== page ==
. . .  

Today, we lift up the names of African Americans whose lives were cut short by systemic racism and police brutality in our society, but the list does not end here.  

We mourn with the family and loved ones of these individuals and countless others who have been lost.  

Say their names.  

We applaud protesters in Charlotte and across the country who are braving a pandemic and taking to the streets to call for real and lasting change so that our national principle of “life, liberty and justice for all” rings true for all people in the United States—not just Americans of a certain skin tone. 

These murders are tragically nothing new or shocking for our neighbors, clients, colleagues and friends. Both despair and anger have festered for generations as Black people have endured intentional, targeted violence and subjugation without recourse, all while persistently fighting for their right to be valued as equal human beings.  

Now that a spotlight burns on their plight for all to see, we as Americans can no longer turn a blind eye, and the events of the past two weeks should not be a surprise given how we got here.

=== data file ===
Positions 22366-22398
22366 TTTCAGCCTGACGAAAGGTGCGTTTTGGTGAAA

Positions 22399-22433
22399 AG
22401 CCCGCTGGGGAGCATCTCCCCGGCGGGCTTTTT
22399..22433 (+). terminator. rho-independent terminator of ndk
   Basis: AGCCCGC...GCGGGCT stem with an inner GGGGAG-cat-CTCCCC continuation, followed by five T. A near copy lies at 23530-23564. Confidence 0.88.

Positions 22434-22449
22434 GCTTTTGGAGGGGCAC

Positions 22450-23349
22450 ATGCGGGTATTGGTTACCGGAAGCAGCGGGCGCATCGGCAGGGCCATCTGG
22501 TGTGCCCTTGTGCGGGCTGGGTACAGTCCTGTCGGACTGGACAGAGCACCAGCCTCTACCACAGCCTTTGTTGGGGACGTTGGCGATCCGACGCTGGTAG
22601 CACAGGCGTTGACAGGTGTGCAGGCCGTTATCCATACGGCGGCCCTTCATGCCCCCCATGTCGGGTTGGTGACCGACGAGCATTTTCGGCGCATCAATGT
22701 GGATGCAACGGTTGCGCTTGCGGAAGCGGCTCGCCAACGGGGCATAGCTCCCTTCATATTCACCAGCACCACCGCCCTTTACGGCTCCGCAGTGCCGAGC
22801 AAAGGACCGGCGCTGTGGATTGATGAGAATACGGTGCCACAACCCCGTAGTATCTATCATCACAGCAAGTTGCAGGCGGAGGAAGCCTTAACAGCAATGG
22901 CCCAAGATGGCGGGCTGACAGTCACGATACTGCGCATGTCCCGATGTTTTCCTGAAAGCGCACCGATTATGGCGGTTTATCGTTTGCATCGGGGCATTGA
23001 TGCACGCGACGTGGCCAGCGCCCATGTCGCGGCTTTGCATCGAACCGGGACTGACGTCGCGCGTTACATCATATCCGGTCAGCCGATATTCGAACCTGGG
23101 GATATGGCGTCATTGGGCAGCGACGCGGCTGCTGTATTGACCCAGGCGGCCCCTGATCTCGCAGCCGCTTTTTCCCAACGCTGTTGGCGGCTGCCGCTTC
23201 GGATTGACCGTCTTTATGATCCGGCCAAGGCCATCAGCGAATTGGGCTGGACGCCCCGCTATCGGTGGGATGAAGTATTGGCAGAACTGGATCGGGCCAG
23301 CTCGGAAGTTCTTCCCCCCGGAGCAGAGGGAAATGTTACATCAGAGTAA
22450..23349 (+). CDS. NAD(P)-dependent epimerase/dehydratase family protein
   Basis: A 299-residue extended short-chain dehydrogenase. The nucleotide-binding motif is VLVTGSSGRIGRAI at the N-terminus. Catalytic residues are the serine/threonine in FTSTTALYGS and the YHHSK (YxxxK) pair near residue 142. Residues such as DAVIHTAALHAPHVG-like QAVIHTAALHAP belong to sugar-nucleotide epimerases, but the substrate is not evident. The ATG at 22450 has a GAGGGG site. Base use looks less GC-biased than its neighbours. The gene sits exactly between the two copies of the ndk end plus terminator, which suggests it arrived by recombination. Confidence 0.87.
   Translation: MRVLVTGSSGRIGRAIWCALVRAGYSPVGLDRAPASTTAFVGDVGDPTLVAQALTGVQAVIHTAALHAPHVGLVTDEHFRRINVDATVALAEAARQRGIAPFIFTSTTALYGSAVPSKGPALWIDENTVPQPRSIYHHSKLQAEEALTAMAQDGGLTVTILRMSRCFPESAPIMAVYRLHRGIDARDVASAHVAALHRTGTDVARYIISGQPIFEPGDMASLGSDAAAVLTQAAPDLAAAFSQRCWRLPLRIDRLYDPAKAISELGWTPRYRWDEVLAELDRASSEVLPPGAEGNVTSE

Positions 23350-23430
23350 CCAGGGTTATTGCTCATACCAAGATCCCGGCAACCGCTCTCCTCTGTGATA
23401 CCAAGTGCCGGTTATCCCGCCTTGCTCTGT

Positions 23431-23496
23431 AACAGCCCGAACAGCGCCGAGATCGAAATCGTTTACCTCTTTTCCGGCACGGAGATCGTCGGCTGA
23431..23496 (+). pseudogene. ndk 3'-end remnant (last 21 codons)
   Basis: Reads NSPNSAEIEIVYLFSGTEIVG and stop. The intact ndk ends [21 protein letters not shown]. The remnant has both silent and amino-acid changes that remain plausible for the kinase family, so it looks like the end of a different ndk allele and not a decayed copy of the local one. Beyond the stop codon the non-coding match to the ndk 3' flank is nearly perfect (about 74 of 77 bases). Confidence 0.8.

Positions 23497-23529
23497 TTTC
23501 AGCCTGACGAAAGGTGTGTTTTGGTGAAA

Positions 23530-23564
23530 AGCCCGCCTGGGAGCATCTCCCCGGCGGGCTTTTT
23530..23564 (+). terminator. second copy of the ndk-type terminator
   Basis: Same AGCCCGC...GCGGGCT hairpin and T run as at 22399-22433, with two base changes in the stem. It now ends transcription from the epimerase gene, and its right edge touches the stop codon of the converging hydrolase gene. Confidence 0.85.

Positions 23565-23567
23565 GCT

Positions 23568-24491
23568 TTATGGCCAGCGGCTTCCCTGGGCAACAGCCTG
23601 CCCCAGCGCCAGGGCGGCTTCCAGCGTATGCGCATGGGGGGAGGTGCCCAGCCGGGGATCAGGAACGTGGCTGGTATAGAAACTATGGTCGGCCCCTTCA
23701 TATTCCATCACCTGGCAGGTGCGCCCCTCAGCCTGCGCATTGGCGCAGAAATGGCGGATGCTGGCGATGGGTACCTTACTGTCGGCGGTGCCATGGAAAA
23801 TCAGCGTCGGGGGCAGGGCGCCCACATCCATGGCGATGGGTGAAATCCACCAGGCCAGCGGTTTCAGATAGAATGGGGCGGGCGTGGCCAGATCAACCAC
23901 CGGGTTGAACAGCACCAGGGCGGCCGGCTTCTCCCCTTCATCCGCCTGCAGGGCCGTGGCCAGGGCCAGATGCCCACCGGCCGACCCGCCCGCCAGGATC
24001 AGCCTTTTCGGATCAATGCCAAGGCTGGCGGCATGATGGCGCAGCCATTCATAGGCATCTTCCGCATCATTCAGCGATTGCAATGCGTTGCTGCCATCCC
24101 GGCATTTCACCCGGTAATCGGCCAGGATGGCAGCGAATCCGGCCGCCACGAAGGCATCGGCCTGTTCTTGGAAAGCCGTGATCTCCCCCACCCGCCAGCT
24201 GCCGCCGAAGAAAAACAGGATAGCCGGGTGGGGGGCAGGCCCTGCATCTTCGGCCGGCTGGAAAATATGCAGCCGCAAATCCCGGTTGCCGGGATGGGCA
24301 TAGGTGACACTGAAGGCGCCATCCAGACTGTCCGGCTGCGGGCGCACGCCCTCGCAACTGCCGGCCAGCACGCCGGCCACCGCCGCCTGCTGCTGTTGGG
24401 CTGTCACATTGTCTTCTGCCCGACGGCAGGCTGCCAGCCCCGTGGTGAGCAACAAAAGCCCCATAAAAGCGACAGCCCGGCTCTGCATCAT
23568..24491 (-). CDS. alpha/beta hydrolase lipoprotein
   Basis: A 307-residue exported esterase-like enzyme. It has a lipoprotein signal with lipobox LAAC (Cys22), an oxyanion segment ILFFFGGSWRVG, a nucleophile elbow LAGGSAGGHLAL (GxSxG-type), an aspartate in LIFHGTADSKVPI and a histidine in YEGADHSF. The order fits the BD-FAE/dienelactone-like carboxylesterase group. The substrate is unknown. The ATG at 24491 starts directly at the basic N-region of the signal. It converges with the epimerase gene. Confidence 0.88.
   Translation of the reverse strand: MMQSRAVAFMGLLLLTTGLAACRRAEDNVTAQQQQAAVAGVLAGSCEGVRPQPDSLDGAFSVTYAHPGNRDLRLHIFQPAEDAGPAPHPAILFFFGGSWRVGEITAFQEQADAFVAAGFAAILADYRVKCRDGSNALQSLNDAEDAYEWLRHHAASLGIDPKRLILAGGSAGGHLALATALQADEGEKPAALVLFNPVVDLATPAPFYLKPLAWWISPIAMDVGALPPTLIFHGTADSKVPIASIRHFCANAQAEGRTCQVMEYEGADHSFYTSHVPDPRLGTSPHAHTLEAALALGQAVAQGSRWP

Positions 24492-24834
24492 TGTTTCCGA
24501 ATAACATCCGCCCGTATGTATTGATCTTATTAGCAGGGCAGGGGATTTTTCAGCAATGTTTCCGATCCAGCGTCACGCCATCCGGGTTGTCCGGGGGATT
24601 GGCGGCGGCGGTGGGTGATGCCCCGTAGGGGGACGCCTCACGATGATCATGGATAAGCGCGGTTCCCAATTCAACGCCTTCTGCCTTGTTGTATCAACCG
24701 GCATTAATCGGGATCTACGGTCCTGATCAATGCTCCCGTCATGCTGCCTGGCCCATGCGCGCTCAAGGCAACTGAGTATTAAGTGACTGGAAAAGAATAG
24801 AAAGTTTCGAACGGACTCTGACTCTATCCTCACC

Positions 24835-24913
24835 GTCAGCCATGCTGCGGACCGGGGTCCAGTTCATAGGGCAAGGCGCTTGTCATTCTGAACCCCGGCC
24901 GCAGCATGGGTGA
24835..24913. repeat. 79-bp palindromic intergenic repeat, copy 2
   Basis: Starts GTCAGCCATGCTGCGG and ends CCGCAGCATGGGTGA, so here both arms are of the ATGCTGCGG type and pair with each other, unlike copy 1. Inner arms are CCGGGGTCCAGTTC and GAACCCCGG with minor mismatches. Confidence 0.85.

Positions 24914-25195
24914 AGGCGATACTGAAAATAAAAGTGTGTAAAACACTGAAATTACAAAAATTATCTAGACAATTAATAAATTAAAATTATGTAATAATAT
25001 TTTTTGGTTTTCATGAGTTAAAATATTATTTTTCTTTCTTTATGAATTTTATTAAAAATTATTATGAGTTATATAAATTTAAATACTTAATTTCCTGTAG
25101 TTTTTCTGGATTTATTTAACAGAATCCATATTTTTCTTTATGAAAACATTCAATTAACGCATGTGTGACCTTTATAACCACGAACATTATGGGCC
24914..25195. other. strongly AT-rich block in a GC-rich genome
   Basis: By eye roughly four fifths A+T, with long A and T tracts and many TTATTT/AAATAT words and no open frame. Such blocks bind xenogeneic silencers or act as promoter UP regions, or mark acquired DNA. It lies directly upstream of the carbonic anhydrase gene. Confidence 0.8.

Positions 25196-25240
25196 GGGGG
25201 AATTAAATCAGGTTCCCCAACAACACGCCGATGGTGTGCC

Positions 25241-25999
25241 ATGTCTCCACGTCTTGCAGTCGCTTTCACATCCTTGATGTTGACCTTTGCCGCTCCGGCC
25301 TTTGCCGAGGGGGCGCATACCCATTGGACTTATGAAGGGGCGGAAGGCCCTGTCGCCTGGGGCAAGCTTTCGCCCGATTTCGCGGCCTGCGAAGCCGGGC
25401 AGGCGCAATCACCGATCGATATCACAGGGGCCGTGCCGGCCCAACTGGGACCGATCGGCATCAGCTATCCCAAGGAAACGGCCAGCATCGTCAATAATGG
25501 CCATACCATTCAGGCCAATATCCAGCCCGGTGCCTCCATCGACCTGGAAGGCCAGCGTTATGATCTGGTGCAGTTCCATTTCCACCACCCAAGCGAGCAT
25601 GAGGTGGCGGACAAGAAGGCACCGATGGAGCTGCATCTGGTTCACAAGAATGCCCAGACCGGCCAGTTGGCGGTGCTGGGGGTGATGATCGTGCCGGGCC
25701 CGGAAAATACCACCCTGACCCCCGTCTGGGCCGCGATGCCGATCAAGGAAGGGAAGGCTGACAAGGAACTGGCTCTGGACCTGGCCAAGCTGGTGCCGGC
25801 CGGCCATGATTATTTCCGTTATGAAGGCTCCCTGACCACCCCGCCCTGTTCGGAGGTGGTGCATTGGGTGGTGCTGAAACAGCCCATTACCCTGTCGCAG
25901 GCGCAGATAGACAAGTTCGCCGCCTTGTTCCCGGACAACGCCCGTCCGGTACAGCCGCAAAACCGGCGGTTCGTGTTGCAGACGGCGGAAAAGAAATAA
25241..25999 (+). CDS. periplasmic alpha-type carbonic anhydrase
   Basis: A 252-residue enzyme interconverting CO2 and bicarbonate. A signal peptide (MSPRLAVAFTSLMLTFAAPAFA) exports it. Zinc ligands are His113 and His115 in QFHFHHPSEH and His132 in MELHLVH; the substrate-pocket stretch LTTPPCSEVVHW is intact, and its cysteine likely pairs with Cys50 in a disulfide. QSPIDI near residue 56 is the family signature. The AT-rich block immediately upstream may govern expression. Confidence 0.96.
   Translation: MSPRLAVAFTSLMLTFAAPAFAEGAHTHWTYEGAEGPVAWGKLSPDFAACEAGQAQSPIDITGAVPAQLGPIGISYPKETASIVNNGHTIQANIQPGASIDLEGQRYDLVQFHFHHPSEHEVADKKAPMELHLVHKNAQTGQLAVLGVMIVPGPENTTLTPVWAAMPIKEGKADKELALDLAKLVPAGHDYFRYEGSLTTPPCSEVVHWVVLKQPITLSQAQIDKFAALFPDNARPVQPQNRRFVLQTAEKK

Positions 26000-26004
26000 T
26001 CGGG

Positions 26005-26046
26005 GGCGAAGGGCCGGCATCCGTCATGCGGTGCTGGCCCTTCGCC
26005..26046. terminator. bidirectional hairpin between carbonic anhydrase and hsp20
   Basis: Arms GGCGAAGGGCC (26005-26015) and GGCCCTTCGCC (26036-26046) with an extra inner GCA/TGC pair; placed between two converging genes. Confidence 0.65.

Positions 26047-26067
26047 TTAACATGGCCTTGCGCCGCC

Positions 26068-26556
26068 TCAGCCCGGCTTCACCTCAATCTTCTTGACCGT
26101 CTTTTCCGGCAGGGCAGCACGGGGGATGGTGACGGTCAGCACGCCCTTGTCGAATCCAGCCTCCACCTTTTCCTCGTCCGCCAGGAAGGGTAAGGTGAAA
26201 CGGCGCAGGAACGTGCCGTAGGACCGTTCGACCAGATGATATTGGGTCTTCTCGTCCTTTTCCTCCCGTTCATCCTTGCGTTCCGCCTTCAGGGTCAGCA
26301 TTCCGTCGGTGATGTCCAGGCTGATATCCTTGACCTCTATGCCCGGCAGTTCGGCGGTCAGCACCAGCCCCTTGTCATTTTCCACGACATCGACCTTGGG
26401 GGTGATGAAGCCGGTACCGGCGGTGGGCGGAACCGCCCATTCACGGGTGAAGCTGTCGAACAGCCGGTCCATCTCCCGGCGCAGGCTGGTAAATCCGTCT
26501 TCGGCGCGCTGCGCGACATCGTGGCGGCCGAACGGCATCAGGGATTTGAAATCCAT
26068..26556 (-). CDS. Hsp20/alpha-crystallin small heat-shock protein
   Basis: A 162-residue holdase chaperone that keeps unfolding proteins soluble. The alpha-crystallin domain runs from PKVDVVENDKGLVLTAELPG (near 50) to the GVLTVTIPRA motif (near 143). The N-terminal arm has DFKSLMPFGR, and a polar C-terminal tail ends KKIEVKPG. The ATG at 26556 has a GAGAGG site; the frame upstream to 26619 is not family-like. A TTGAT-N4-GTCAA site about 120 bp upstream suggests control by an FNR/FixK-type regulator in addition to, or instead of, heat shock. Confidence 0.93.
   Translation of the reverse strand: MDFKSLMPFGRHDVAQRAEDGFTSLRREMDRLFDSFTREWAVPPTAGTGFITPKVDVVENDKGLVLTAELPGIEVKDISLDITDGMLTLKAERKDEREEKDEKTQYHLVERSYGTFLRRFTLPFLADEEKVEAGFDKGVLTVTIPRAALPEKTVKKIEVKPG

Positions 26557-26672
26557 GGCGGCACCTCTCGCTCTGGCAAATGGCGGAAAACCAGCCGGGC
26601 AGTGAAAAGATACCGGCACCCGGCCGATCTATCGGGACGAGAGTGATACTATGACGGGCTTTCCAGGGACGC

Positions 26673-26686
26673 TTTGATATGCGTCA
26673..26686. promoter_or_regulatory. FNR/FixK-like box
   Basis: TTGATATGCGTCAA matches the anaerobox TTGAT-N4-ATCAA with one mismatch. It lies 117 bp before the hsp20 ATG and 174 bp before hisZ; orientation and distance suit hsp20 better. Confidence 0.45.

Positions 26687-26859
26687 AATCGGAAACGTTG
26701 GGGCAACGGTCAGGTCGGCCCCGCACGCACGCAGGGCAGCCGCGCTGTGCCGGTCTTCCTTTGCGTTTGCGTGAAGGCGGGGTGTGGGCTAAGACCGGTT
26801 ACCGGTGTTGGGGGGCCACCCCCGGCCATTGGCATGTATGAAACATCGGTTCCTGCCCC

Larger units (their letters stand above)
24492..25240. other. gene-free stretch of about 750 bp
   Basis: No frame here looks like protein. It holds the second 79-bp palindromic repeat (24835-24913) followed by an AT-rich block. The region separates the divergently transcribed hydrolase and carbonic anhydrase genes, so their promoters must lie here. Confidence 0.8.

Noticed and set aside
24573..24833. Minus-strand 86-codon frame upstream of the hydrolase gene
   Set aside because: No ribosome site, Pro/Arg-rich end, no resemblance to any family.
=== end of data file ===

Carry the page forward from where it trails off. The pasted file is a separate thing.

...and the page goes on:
The society we know today has been shaped by generations of policies that have deliberately perpetuated the notion that some lives are more valuable than others.  

We’ve seen countless instances where white people have used our white supremacist societal norms to their advantage and abused our police system to further intimidate and terrorize Black people. 

The most recent example happened in New York City’s Central Park last week, when a white woman called the police claiming she was being threatened by a Black bird watcher after he asked her to follow the park’s regulations and put her dog on a leash. This story echoes the calculated actions and tactics used to justify the lynching of Emmett Till in 1955. 

These same protections are not afforded to Black people as demonstrated when Atatiana Jefferson’s family turned to police for a wellness check on their loved one. Instead, she was murdered.